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Those of us preparing for retirement may find our heads spinning with the deluge of advice received from friends, family, co-workers, and financial planners.  And with millions of Baby Boomers approaching retirement age, it is important to sort through this advice and develop a solid plan to move forward.  William Lynott of bankrate.com interviewed professionals from the financial industry and has developed a list of what he believes are the most common myths about retirement.  These tips could help you decide on the best way to proceed with your retirement planning:

  1. One million dollars will be enough.
  2. With an ever-increasing cost of living, one million dollars does not go too far nowadays.  In the past, this figure has provided a comfortable retirement, but financial professionals are now warning against under-saving.  You may want to plan on adding a bit more to your nest egg before you retire.

  3. You’ll spend less money after you retire.
  4. Many people may plan on tightening their purse strings after they retire, but they may not always be willing to do so when the time actually comes.  Early in retirement, you may have a desire to enjoy the time off with activities such as traveling, pursuing hobbies, and spending time with family.  All this can add up to a lot of money spent on plane tickets, meals, and anything related to your chosen hobby.  You may want to plan for an initial period of increased spending, or try to be frugal and save money for later in retirement, when you may need it for medical bills or other expenses.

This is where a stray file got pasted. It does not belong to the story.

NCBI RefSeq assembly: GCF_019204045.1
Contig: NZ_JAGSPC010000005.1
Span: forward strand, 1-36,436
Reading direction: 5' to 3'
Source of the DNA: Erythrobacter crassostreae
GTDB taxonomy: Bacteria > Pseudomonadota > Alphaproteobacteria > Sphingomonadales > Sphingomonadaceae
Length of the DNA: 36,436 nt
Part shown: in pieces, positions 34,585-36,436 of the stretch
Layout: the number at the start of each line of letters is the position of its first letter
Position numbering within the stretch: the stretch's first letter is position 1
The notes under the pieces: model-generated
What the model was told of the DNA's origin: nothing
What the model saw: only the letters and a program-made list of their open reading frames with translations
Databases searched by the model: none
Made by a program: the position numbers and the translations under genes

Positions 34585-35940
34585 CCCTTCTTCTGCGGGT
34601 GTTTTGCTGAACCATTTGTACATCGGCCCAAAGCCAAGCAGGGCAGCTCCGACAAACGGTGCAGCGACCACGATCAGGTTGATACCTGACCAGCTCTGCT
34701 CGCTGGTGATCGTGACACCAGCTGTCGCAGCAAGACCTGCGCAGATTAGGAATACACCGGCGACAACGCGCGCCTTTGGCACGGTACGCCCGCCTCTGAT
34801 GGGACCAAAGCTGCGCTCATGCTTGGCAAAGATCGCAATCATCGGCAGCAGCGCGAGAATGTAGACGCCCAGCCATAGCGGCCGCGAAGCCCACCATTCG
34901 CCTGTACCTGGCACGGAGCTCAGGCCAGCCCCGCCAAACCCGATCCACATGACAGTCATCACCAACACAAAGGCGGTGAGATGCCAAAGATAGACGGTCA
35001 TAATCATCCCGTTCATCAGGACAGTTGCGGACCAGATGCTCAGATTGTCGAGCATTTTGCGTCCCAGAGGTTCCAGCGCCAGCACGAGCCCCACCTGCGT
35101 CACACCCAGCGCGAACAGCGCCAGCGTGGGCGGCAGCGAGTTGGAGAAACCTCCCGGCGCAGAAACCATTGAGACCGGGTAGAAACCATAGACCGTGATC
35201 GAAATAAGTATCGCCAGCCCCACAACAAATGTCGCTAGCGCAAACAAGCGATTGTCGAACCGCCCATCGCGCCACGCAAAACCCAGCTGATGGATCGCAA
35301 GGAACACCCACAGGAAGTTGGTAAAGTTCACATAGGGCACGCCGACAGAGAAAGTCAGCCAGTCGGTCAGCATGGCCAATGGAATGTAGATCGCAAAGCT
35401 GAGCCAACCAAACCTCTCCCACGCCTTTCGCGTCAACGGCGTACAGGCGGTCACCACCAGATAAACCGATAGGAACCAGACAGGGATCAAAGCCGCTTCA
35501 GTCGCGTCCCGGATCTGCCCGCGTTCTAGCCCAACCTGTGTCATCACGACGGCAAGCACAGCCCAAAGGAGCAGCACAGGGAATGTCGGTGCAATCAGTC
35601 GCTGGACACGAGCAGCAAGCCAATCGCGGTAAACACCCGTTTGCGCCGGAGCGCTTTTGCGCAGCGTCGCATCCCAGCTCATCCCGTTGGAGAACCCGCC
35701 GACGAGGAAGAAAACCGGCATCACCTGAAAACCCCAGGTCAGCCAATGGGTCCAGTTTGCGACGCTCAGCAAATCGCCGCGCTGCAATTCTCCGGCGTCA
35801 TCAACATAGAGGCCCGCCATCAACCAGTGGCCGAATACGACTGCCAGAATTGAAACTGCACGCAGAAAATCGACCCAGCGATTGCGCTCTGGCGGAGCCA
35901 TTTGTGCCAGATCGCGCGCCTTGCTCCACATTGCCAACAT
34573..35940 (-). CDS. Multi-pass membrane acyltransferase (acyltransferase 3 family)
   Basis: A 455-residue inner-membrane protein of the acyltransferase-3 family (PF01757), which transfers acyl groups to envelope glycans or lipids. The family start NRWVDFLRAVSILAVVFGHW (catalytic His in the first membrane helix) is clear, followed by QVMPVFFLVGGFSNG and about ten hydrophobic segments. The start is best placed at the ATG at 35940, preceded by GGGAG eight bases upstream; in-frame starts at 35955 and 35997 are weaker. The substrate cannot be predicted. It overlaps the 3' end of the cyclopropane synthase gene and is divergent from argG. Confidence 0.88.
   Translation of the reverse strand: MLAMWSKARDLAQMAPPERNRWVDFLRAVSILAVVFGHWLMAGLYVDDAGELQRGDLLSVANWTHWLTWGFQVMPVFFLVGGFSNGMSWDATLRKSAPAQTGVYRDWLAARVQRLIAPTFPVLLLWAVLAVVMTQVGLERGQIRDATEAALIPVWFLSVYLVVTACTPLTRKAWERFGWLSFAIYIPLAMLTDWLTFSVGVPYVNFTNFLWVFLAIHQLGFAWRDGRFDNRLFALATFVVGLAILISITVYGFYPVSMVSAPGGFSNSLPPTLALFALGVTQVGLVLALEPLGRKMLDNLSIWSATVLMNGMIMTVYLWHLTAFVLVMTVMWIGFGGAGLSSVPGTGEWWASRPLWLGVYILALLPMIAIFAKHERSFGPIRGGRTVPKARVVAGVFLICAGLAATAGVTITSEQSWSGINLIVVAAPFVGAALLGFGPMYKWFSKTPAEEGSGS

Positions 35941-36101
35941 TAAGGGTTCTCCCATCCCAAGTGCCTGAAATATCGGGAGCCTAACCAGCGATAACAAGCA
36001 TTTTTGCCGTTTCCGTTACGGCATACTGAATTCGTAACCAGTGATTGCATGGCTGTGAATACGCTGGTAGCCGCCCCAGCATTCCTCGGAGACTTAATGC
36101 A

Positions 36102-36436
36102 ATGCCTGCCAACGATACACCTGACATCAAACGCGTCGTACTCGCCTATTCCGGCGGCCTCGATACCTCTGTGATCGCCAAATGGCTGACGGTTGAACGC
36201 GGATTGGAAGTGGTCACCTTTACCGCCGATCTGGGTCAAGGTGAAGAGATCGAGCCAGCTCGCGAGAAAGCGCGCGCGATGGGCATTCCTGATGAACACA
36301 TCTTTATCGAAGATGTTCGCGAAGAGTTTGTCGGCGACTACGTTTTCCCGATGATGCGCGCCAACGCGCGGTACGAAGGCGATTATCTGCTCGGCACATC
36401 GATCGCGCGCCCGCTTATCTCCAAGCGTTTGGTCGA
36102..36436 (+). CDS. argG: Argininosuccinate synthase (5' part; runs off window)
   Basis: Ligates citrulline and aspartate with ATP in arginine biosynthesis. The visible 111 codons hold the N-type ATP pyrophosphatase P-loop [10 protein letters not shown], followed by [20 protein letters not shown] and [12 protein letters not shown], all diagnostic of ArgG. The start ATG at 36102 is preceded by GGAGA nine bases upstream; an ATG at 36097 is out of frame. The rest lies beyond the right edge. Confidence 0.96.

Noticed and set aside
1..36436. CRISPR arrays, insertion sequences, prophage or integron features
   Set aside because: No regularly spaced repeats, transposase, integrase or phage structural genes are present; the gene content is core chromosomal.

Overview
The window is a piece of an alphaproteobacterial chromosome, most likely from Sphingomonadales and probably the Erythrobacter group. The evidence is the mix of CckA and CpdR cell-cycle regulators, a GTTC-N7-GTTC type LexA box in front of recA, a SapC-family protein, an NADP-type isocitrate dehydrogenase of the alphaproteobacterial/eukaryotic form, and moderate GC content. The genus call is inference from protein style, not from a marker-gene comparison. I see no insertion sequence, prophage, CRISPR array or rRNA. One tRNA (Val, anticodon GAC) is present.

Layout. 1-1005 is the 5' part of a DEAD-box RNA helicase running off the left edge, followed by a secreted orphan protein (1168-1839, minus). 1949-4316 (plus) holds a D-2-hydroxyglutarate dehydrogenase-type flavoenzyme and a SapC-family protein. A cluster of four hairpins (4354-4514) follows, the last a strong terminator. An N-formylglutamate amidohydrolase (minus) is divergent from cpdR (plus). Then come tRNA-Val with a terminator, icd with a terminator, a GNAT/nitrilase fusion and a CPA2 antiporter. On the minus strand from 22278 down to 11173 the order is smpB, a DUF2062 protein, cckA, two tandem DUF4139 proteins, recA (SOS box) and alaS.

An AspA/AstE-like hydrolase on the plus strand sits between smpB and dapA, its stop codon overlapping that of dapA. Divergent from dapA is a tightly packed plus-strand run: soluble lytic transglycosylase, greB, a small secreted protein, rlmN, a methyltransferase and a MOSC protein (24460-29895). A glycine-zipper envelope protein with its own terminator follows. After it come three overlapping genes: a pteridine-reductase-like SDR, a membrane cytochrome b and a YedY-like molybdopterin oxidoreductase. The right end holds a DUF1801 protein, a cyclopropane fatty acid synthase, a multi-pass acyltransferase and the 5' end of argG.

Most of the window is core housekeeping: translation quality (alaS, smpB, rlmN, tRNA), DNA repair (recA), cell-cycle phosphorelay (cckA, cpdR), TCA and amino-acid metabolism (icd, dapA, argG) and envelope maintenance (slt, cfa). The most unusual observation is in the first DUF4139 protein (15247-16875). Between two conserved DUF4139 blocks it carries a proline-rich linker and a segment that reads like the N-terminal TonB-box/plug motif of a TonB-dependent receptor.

5. Social Security will take care of you.
  6. Social Security checks were never meant to be the only source of income for retirees, but many people are banking on the system to provide for them when they stop working.  It is important to realize that the average Social Security recipient makes less than $30,000 annually from the program.  Most people would agree this sum would not provide a comfortable lifestyle, especially for those with medical problems.  Even with cost-of-living adjustments, Social Security will not be able to cover everything you need in retirement, so you should plan on having other sources of income.

  7. Put all your money in bonds and CDs.
  8. These types of investments are considered to be safe by the majority of people, but they may not be considering other factors like inflation.  With today’s rock bottom interest rates, your bonds and CDs may not be able to keep up with inflation.

  9. Medicare is all you need in retirement.

While this program does cover a great deal of medical expenses incurred by retirees, it does not cover everything.  For example, Medicare provides nothing for assisted living or nursing home stays, something many retirees will need later in their retired years.  You may need a Medicare supplement policy to fill in the coverage gaps.  Unfortunately, these plans can be expensive, so it is a good idea to set aside a bit extra.